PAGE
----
Headaches and Migranes – The emotional links

Amanda Campbell/ November 1, 2015/ Blog/ 0 comments

Headaches and Migraines – The Emotional Links

Headaches: There is always an emotional connection to a physical symptom.
A headache is about the importance in achieving your goals.
Throughout life, in general we are aware that we need to rest the muscles of our body to allow them to repair and recover. However we often forget to rest the brain and the mind which is also a muscle.

When one becomes invested into processing and developing particular abilities in their life, for example returning to study, becoming more skilled at their craft or becoming a better sibling, we can fester and overthink these concerns in the mind which in turn, doesn’t allow for sufficient rest. This may also be from a lack of communication and bottling all this processing up!

Headaches can progress to migraines, which occur when there is pressure in the blood capillaries.
When one becomes concerned about the possible detrimental ramifications that may result from someone’s thinking and when one is concerned about what may happen as a result, one may experience migraines.

LESSON: Your overthinking can hinder your reality around you. Allow the mind time to rest and process with flow, from a place of trusting in something bigger than you.

MANTRA: I trust in the flow of life, all is well. I let go of control of other people’s thoughts and actions. I empty my mind allowing something bigger than me to process the perfect outcome.

A great tip to help rest the mind daily is to start the day with a meditation. It can also be beneficial to end the day with one. You can find a morning and evening ritual video on my website here, great for emptying the mind before bed ready for yin mode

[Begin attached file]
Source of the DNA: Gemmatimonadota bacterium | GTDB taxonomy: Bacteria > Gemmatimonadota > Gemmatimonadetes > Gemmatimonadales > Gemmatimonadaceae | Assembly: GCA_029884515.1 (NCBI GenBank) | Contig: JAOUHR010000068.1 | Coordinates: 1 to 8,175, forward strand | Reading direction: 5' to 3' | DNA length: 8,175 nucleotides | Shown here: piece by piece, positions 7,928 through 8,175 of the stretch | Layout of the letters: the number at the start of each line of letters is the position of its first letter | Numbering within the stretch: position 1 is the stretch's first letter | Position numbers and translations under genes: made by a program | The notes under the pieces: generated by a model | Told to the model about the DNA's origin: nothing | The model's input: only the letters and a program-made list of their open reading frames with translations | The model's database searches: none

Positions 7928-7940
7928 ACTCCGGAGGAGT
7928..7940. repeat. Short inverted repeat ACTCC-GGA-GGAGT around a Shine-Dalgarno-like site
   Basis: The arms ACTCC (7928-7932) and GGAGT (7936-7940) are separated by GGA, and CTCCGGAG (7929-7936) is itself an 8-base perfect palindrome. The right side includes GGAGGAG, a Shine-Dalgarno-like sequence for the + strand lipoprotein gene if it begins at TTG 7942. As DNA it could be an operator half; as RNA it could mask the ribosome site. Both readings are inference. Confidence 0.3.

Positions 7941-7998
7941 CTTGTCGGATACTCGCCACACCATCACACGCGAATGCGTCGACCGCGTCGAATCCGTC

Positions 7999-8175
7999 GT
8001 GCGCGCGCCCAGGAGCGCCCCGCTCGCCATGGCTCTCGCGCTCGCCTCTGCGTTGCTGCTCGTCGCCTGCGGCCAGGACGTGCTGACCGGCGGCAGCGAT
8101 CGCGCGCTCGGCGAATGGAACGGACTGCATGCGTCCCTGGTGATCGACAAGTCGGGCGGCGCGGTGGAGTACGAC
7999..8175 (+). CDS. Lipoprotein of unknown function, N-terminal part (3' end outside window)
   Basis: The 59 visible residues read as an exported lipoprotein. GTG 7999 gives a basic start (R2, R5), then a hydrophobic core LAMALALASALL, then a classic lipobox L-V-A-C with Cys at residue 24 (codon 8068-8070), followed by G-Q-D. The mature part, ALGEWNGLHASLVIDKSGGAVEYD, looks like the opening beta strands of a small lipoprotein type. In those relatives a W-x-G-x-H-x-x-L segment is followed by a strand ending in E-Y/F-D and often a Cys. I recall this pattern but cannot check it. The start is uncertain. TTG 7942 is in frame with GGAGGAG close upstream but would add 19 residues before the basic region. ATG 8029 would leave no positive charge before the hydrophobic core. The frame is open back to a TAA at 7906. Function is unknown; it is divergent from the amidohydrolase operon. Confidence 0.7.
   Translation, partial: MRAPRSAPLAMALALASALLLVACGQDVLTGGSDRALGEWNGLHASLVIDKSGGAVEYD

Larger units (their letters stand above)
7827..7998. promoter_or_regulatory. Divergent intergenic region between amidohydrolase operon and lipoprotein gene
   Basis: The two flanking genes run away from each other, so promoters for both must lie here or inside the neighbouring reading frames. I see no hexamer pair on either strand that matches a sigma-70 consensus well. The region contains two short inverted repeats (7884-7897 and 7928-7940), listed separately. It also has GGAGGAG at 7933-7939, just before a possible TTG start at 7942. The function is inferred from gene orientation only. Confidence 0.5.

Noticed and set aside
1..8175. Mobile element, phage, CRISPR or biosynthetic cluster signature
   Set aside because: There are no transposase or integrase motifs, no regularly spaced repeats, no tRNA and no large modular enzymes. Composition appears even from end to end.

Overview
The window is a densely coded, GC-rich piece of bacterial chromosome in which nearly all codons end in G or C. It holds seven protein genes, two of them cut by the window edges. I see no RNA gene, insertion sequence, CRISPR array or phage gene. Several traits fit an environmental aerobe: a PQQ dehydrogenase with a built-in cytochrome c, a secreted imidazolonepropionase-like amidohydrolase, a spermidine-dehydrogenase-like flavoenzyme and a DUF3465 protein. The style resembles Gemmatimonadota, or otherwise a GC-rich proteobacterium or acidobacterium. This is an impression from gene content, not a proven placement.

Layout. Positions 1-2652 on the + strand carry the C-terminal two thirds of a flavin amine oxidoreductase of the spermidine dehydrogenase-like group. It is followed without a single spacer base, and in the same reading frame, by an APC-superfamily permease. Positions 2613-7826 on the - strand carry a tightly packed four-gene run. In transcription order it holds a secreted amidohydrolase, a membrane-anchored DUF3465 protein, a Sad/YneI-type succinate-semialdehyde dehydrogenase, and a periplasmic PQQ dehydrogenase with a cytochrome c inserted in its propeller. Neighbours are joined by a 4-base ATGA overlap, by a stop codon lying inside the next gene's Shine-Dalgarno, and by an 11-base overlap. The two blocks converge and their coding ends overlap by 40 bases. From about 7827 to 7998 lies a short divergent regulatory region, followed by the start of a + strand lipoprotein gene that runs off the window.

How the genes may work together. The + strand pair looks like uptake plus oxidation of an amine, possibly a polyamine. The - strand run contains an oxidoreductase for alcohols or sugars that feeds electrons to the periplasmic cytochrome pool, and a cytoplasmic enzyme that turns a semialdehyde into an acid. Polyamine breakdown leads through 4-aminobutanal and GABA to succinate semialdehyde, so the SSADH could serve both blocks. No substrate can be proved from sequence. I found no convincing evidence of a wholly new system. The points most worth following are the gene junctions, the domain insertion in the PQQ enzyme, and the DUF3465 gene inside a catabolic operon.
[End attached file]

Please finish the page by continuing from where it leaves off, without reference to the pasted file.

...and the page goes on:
This fantastic article by Rebecca Gladding M.D. read here : https://www.psychologytoday.com/blog/use-your-mind-change-your-brain/201305/is-your-brain-meditation

She explains how mediation can truly change the brain.

When you are meditating frequently the Lateral prefrontal cortex part of the brain fires, that allows you to look at things from a more rational, logical and balanced perspective.

It is involved in modulating emotional responses (originating from the fear center or other parts of the brain), overriding automatic behaviors/habits and decreasing the brain’s tendency to take things personally.

If you meditate on a regular basis, several positive things happen.
This part of the brain is strengthened which can be translated into your daily life.

If you become stressed or worried throughout the day, you will now have a stronger ‘motor pathway’ to activate this Lateral prefrontal cortex. So your ability to be able to rationalise or problem solve your way through it is maximised, reducing a stress reaction from the limbic system – which is activated at the back part of the brain. Often this stress response elevates cortisol or adrenaline which we understand leads to inflammation. This is not the right environment the body needs to optimise recovery or to thrive.

If you can dedicate 20 minutes a day to mediation, your bodily sensation/fear centers begins to break down taking you out of survival mode. This leads to a sense of trust rather than constant worry that a bodily sensation or momentary feeling of fear means something is wrong with you.

One’s sense of empathy – becomes stronger. This healthy connection enhances your capacity to understand where another person is coming from, especially those who you cannot intuitively understand because you think or perceive things differently from them (i.e., dissimilar others).

The end result is that we are more able to put ourselves in another person’s shoes (especially those not like us), thereby increasing our ability to feel empathy and compassion for everyone.

For me, I gain a sense of peace, allowing moments for my mind to be quiet. It is in these moments that I experience true connection and guidance form a source larger than us. I believe, in a nutshell it changed my life and the course of my health.

Emotional links to disease inspired by research
by: Gregory O. Neville and Inna Segal

Be the light x


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